Life and business unfold in non-linear and wonderfully mysterious ways. We focus on what is right in front of our nose, intent on maximizing profit or personal gain. However, things rarely go as we architect them. This blog is about (Campbell) "letting go of the life we've planned so we can embrace the life that is awaiting us."
For many entrepreneurs, the venture world is needlessly opaque and confusing. Venture capital is both art and science with karma mixed in. With a synchronistic twist, this blog will try to shed light on the world "behind the curtain" as well as how key entrepreneurial lessons are mirrored in everyday life.
I am out at the annual DFJ CEO Summit. Tim kicked off the event with his eight rules for company success based on 26 years in the business. They are:
Eight rules for success:
1) Test your product and get it out into market...see if the dogs will eat the dog food
2) Don't run out of cash
3) Eliminate human friction...one button on iPod, simplicity, simplicity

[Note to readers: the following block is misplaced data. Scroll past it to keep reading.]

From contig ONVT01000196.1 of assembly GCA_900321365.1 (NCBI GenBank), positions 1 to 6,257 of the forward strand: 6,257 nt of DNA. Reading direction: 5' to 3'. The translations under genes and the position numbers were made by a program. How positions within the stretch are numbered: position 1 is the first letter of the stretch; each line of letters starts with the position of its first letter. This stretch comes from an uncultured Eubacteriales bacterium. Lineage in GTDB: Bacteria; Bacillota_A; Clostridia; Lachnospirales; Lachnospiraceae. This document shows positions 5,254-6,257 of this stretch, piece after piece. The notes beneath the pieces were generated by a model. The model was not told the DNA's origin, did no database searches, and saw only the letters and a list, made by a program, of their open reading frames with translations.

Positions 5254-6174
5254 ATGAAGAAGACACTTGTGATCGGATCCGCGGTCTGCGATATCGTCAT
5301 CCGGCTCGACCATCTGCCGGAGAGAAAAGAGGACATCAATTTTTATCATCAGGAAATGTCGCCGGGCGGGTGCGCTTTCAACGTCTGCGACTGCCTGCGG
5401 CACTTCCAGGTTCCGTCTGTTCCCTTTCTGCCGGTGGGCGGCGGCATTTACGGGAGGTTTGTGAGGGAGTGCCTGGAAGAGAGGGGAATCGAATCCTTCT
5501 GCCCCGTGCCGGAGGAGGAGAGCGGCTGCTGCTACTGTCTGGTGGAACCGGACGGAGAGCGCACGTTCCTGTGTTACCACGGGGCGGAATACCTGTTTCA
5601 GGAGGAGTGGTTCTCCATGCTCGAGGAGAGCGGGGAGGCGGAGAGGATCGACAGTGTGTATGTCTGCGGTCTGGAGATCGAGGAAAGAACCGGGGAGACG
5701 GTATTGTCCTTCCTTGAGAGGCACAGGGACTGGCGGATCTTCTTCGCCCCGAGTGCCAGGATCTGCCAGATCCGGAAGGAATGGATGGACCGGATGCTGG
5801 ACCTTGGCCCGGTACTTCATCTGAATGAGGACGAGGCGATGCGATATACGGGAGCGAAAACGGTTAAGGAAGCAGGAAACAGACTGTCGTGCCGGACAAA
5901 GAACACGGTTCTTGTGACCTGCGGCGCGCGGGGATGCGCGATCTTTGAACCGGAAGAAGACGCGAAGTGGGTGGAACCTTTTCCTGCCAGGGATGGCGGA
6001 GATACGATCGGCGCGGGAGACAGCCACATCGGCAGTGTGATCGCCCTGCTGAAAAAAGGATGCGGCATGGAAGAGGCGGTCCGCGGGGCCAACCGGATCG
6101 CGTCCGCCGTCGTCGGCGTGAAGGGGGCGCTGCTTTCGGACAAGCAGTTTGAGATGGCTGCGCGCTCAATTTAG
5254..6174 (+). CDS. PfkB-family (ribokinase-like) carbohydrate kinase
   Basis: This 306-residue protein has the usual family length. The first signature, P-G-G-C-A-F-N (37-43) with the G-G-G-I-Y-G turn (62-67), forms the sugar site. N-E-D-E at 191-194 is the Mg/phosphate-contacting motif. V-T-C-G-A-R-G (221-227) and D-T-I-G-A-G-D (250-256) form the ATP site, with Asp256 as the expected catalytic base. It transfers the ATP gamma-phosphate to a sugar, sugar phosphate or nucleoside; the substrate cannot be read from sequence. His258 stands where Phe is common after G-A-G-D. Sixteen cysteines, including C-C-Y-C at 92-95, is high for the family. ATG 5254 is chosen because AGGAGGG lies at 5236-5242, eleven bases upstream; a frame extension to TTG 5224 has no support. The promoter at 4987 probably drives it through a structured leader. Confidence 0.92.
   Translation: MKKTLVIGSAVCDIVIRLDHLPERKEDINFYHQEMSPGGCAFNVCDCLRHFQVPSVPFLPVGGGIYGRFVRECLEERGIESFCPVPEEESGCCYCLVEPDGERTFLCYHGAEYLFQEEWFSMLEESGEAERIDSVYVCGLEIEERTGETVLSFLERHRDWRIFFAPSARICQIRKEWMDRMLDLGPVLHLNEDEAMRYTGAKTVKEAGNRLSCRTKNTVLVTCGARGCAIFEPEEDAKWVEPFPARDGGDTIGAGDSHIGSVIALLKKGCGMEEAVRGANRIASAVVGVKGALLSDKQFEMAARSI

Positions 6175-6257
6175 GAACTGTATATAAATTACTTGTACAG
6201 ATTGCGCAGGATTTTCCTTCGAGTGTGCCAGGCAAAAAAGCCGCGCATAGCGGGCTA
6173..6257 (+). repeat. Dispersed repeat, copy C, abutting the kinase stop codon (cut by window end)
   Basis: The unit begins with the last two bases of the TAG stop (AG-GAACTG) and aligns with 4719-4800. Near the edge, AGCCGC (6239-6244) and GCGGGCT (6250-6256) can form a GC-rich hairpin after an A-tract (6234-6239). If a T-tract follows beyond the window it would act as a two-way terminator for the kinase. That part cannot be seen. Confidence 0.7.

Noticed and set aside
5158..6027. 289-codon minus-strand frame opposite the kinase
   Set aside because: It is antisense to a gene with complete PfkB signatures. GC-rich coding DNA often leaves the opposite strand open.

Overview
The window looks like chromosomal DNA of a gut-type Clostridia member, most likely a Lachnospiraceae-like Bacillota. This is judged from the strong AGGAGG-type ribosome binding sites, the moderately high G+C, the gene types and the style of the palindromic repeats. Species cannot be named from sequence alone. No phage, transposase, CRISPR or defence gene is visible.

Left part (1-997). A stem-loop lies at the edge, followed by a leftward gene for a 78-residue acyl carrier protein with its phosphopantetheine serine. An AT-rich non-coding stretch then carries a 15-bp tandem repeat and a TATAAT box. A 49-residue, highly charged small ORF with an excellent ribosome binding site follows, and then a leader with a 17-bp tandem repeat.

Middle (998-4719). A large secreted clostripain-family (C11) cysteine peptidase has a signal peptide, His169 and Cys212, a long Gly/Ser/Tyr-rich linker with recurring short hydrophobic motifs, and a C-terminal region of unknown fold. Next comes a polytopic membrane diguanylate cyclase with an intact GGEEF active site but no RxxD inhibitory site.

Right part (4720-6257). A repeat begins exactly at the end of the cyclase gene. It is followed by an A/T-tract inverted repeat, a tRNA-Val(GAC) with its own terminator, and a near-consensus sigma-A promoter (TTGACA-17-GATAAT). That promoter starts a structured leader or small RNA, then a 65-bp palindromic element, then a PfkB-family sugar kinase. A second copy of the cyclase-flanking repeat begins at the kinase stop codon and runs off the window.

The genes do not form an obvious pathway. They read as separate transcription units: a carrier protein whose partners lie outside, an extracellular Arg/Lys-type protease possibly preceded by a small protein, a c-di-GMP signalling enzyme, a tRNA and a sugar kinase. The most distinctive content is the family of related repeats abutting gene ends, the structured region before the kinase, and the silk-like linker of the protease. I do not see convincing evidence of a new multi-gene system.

4) Focus...what is the most important thing to customer and what you can do to uniquely solve it.
-- and eliminate items on fin statement like WC, anything not critical to key customer need
5) Leadership: you are the meme...you are on a mission but everyone picks up what you eminate...Sun always used the term Awesome (from McNealy), Job's culture. You are the leader of organization: take care of self, employees will also. You are the brand and heart of culture.
6) Think Big...go after things that count, one life to lead and go after big problem, change society
7) Have fun: get the endorphines firing, lots of little stupid things...leads to creative solutions
8) Partner and work with as many people as possible
David Rosenblatt of DoubleClick fame added:
9) Accountability: clear owner of each item who goes to bed focus and worried about it.
10) Transparency: avoid layered bureaucracy and heavy processes that obscure. Keep employees informed of all the company's tentacles, challenges and opportunitities